Making strides

As efforts continue, it is important to note the progress we have made.

The Mental Health Parity and Addiction Equity Act, otherwise known as the Federal Parity Law, was enacted in 2008. It requires insurance coverage for mental health conditions, including substance use disorders, to be no more restrictive than insurance coverage for other medical conditions.

On the state level, Jake’s Law, enacted in 2020, requires healthcare insurers to cover mental health without additional barriers, just like they would cover an annual physical. The law is named after Jake Machovsky, an Arizona teen who died by suicide after battling behavioral health issues.

Connecting the dots

Behavioral health and physical health are equally important and can impact one another. Integrating behavioral health care with primary care and taking a more holistic approach to all individuals with chronic health conditions reduces stigma by making the discussion of behavioral health a routine part of primary care visits. Integrated practices are growing in Maricopa County, which will hopefully make mental health specialists available for more complex conditions that need a specialist and increase access to behavioral healthcare for everyone.

Be a part of the solution

You do not need to be a medical professional to help someone who is struggling. Anyone can sign up for Mental Health First Aid (MHFA), an eight-hour training course. It is considered an evidence-based education program that gives you the tools to assist and provide initial support to someone experiencing a mental health or substance use concern or crisis until they can get professional help. Among the many lessons, MHFA teaches you to speak frankly and directly to an individual who may be experiencing a crisis and ask, ‘are you in danger of hurting yourself, or are you in danger of killing yourself?’ MHFA is taught in school and community settings today. Blue Cross Blue Shield of Arizona offers MHFA training to Arizona businesses and their employees. To date, we have trained participants from approximately 50 Arizona employers, along with nearly 800 of our own employees.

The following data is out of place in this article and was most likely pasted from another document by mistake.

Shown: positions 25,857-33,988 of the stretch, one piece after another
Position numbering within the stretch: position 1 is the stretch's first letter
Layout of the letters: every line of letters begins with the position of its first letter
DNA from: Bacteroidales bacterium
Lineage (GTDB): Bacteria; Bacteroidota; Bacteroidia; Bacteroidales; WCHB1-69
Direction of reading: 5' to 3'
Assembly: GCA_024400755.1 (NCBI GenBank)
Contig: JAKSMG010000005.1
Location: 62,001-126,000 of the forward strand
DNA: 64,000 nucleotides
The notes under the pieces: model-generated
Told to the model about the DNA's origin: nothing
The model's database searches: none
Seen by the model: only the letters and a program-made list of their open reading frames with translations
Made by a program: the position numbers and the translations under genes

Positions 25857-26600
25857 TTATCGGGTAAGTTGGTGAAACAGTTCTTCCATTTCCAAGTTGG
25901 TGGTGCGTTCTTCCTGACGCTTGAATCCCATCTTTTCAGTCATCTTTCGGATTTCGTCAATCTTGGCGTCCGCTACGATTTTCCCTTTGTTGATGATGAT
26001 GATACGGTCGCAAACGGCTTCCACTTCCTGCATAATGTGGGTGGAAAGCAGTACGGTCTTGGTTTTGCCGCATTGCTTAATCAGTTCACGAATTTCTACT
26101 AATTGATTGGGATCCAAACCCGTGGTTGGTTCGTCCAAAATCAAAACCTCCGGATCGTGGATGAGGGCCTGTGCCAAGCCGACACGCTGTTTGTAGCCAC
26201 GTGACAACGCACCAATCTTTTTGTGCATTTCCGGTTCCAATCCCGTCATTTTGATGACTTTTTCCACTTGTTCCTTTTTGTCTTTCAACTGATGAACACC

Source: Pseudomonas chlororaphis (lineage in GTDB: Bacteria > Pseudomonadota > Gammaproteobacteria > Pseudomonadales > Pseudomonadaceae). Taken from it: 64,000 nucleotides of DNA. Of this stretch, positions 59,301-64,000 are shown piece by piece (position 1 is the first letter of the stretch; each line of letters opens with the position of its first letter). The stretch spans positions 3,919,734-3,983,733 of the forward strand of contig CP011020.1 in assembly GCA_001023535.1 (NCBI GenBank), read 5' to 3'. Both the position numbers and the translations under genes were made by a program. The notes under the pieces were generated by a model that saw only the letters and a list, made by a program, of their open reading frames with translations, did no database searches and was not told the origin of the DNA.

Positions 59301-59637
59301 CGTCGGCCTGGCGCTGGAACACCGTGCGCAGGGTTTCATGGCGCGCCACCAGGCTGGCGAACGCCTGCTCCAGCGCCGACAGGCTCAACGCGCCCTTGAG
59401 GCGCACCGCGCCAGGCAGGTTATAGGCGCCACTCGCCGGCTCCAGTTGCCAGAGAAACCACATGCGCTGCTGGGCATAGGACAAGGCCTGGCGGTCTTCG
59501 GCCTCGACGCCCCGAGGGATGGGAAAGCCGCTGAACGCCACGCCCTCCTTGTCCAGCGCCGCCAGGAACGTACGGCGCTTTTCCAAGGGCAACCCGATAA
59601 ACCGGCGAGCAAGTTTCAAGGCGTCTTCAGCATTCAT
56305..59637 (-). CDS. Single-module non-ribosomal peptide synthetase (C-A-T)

Continuing the conversation

Suicide is a tragedy. It continues to be a public health crisis here in Arizona and nationally. We have made some small inroads, but for the last two years, we have faced the headwinds created by COVID-19. We have dedicated certain days, weeks, and months to suicide prevention and to offering information about the warning signs and available resources for individuals who may be at risk for suicide. Let’s keep the momentum going year-round by continuing the conversations, focusing on primary care prevention, making access to behavioral health services easy, and increasing community support.

If you or someone you know needs immediate help, there are resources that provide confidential crisis support 24/7. Call, text, or chat 988. Dialing 988 will reach the 988 Suicide & Crisis Lifeline (formerly known as the National Suicide Prevention Lifeline) from anywhere in the U.S.

Dr. Sandra Zebrowski is the Corporate Medical Director of Behavioral Health at Blue Cross Blue Shield of Arizona.